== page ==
I'd vote for #2! That way the entries and comments that are in the communities are still available for others to see - the way I see it, there's no reason to punish a whole community for something that one person did/might have done to grant the suspension.

I think this sounds like a good way to handle borderline unacceptable content.

The option to suspend or lock down single entries sounds brilliant, especially since its a shame to lose several years worth of work for one single transgression.

Using a 'read only' state seems like a less appealing option but would probably benefit the readers who otherwise lose the option to continue reading even though they haven't done anything wrong.

Thank you for sharing the ideas your'e debating with us. I very much like #1 and I think it would have made a lot of difference if that had been the procedure during some previous difficulties.

#2 is more complicated, you'd have to have a very clear set of guidelines as to when a journal would disappear from view and when it would just go read only but it's an interesting solution too.

I'm pleasantly pleased to find sensible suggestions and actual information sharing here. I hope this kind of dialogue continues!

As far as the options go, I say #1 is the way to go. I would think that option 2 might be a little too open for abuse if the suspended person is a spammer/troll. Leaving the rest of a journal open to editing by them would allow them a chance to remove other possibly offensive entries/proof that they are spamming while one entry is being investigated.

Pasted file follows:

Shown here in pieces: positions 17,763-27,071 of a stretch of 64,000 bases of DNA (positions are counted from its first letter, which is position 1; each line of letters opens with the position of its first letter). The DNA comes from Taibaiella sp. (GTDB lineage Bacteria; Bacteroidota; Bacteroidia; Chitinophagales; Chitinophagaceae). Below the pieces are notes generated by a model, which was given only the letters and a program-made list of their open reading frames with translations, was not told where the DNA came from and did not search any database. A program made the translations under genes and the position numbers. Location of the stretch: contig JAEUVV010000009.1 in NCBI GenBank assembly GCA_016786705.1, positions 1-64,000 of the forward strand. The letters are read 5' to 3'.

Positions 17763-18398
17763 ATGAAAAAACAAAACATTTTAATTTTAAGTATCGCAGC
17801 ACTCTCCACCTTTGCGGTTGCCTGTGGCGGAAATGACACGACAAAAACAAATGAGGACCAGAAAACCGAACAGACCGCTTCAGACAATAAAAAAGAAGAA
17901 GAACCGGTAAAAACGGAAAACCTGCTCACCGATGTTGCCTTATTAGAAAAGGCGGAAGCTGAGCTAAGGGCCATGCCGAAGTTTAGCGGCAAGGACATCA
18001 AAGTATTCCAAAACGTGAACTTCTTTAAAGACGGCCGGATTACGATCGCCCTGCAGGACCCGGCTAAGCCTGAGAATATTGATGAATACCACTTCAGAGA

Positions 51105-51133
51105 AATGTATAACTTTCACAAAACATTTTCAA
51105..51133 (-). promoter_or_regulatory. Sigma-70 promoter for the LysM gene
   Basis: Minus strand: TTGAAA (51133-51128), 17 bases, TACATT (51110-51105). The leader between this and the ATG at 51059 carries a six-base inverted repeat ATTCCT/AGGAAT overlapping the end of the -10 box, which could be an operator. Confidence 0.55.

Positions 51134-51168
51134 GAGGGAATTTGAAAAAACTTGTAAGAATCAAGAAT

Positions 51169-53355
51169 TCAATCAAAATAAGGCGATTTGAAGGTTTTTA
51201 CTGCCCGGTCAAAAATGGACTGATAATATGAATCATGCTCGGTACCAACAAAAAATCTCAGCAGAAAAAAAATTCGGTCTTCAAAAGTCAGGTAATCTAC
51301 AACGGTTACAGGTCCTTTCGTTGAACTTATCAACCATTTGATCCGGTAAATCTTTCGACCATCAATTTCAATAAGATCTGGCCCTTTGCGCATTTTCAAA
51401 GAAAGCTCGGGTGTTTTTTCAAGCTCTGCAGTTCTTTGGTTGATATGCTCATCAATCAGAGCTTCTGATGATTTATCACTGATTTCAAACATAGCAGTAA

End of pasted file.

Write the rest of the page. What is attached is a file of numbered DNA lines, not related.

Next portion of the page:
I think locking down a single entry is far better than the entire journal, especially given the time-frame of twenty-four hours, a person could easily be unable to gain access in that time (power cuts, etc.)

You have the option then, if the person goes on violating the rule time after time of suspending the entire journal.

But if it's a one off and one of those 'borderline cases' and the person would comply but for some reason is unable to do so within twenty-four hours, the person concerned doesn't have his/her whole journal locked down.

I like the first one but I agree with those who have said that 24 hours may not be enough time. Things happen - emergencies come up, work gets busy - some people may have a perfectly valid reason for not responding within 24 hours. Maybe a week would be better.

I like the second one, too, as long as the user isn't able to actively use their account until the suspended entry is dealt with (by actively use I mean create new posts or comments).

And hey, thanks for asking for our opinions!